“So, how’s business doing?” Rafi broke in. He hates conflict.

“Been better, the competition’s been undercutting us badly,” I told him, “but don’t worry. I have a plan…”

Shidduch 252

Name: Rivka Lowy

Number of Dates: 1

Who Said No: me

Why: She’s vegan. And wants to save the world

Notes: Interesting that the people who want to save the world are always unemployed


“I will kill you. With my bare hands.”

“And hello to you too, Devora,” I said. “That opening line is not quite as civil as a greeting, but it’s quite arresting.”

“Don’t,” she hissed. “Don’t even try your suave act. Nothing you say will get me to forgive you. Why?” her voice was climbing in pitch and volume. “Why do I devote hours and hours of my life to your shidduchim, when you actively try to make yourself the least desirable bachelor alive?”

It took me a minute to figure out what had triggered this fit.

“Ah, so you don’t like my latest business plan?” I said. “I thought it was quite brilliant. Fills a crucial need in the market.”

“I’m not judging it from an economic perspective,” she said through clenched teeth. “But as a sister who loves you and thought you actually wanted to get married, have a wife, children — all that nice, normal stuff that the majority of people want. Clearly, I was mistaken.”

“Devora, relax. The name is just a marketing scheme. And we’re not going to use the full name. We’ll go by WNW. The letters are the perfect shape for a classy logo.”

Devora ignored these details and plowed on. “Did you learn nothing at all about females after dating 257 of them? How many women do you think will want to date a guy who runs a business with the name ‘Who Needs Women?’ What are you thinking?”

I dropped into the La-Z-Boy, stretched out my legs. “So glad you asked. Here’s the idea. There’s a big market here in New York, hundreds of older single guys — never married, divorced, even widowed. And all day, every day, we get the message that we can’t possibly live a happy life unless we’re married. Sometimes the message is spoken outright by the idiots who can’t keep their thoughts to themselves. But most of the time, we just hit up against it.

“You get home at seven, after a crazy day in the office, and you just want homemade supper, no pizza, no takeout. Real food someone made just the way you like it. Or it’s seven in the morning and you realize you don’t have a single clean shirt ’cuz they were never taken to the cleaners. Or it can even be something more unusual.” I was warming to the topic, speaking with the same passion I’d used with the team in the conference room last week.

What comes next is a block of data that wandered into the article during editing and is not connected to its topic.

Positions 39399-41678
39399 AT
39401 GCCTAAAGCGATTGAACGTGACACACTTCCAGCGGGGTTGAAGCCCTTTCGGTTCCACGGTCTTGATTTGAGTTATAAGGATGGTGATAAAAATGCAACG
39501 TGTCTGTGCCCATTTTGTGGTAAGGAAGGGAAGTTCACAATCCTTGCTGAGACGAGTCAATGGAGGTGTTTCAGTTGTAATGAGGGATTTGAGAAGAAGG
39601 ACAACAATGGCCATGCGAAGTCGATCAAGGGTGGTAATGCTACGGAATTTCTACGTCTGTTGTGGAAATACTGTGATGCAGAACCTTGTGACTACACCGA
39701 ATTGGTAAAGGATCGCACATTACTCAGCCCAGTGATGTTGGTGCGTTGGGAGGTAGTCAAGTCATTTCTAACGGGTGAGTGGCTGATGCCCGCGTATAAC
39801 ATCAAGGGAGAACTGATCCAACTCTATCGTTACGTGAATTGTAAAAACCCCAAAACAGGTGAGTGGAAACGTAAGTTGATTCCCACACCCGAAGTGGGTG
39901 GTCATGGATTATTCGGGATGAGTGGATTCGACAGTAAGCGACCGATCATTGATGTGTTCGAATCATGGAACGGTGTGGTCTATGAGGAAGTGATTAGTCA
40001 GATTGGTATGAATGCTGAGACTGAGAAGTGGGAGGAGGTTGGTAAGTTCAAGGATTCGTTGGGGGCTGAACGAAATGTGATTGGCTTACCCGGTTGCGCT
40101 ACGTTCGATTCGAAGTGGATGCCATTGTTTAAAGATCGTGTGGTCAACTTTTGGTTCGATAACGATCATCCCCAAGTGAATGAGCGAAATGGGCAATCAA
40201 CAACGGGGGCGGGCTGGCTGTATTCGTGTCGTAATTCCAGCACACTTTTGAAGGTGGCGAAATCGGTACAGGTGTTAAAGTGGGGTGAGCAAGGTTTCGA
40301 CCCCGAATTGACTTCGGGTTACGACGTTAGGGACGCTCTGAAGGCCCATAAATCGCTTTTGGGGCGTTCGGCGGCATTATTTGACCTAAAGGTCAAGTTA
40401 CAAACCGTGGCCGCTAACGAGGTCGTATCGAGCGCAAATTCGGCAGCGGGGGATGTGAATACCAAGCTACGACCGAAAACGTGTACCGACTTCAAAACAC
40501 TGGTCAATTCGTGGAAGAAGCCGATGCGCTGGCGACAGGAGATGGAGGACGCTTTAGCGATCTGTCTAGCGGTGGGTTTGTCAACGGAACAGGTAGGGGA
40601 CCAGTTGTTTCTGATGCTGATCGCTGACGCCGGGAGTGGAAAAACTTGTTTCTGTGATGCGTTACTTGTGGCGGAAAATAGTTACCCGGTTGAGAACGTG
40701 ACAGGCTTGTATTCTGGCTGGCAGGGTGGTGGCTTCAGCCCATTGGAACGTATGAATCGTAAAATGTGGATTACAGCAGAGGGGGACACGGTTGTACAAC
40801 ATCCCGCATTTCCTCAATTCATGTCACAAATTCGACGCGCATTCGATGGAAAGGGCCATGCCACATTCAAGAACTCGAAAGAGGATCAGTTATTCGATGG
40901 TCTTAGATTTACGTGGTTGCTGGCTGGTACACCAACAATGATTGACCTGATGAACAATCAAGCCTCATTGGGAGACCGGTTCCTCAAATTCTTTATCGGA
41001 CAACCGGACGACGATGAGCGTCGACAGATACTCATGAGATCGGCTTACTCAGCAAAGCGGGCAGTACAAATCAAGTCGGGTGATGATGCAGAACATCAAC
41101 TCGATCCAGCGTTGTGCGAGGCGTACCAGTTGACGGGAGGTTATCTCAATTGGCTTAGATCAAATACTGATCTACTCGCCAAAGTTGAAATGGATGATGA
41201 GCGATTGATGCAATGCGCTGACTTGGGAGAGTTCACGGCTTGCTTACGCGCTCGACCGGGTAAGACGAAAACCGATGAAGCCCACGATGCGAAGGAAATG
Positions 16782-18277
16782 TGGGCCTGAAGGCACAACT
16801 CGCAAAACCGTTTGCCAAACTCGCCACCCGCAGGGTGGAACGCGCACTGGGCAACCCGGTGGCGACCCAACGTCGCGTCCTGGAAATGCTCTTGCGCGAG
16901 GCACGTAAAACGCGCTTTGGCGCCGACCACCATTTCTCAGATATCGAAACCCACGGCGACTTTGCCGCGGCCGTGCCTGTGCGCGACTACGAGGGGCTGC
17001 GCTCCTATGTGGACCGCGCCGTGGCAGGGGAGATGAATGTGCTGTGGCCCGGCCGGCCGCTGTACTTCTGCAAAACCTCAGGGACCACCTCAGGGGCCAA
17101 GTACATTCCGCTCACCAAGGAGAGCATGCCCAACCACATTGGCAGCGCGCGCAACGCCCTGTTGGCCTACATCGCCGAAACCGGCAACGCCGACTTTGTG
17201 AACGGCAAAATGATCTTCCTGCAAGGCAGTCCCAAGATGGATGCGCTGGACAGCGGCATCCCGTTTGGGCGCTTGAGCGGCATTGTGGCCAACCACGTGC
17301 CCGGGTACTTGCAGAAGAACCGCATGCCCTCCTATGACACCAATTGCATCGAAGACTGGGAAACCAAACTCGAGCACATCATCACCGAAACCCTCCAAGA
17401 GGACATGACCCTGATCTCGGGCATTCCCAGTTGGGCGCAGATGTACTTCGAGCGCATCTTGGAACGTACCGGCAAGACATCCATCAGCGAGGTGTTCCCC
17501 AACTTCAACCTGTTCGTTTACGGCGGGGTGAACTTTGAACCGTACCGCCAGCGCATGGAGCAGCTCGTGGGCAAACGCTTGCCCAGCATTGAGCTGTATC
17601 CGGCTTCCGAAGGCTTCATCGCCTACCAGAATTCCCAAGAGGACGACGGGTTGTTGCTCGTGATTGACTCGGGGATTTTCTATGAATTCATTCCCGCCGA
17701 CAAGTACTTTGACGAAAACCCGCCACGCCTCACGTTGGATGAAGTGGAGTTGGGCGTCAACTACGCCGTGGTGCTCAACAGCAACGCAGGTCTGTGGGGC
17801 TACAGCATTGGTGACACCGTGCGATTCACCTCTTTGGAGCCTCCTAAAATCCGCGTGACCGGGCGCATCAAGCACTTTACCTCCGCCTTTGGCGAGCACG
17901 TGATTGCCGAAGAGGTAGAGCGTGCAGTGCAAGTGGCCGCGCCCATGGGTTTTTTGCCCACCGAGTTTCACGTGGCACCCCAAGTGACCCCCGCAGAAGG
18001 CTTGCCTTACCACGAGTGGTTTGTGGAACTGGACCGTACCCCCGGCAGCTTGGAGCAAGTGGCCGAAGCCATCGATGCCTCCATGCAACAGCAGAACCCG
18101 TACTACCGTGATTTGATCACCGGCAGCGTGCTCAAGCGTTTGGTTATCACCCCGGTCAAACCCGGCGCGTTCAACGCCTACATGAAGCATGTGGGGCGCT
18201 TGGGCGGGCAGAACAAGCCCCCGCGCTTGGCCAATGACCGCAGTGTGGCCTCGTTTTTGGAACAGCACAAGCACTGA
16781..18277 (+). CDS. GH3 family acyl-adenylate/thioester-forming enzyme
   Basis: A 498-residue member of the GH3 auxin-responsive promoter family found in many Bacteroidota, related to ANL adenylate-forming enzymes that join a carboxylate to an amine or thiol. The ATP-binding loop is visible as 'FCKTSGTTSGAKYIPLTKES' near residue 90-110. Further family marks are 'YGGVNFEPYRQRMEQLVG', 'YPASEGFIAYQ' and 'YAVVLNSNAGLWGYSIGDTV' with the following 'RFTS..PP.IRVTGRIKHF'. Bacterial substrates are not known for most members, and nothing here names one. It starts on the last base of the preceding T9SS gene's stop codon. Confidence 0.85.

“Maybe it’s your mother’s birthday and you buy the present your sister tells you she’ll like”—I ignored the indelicate sound on the other end—“but you have no idea what to write on the card. See, all of these are situations in which you think to yourself, ‘Gosh, I really need a wife.’ And those are the situations I’m here to solve!”

“How, exactly?”

I smiled broadly. “I’m going to provide all the goods and services men would usually get from a wife. We have a whole team — men only, I’m not a hypocrite — who will cook chicken soup, pick up prescriptions, even compose birthday poems.”

It was very, very quiet on the other end. I stopped pacing, stood at the window looking out at the city lights glinting against the inky night.

“Devora? Did we get cut off?”

“I’m on the line,” she finally whispered. “Tell me, is that really what you think? Honestly? Is this why you want a wife — to do your errands and keep you fed and clothed? As though you’re some overgrown toddler? Are you looking for a service provider?” Her voice was dangerously low. “Is this what you think marriage is?”

I was silent for a moment too long. When she spoke again, Devora sounded profoundly sad. “If that’s really what you think having a wife is all about, I can’t help you get married. Use your own service for whatever you need. Have a nice life.” And then there was a click. (Excerpted from Calligraphy, Pesach 5777-2017)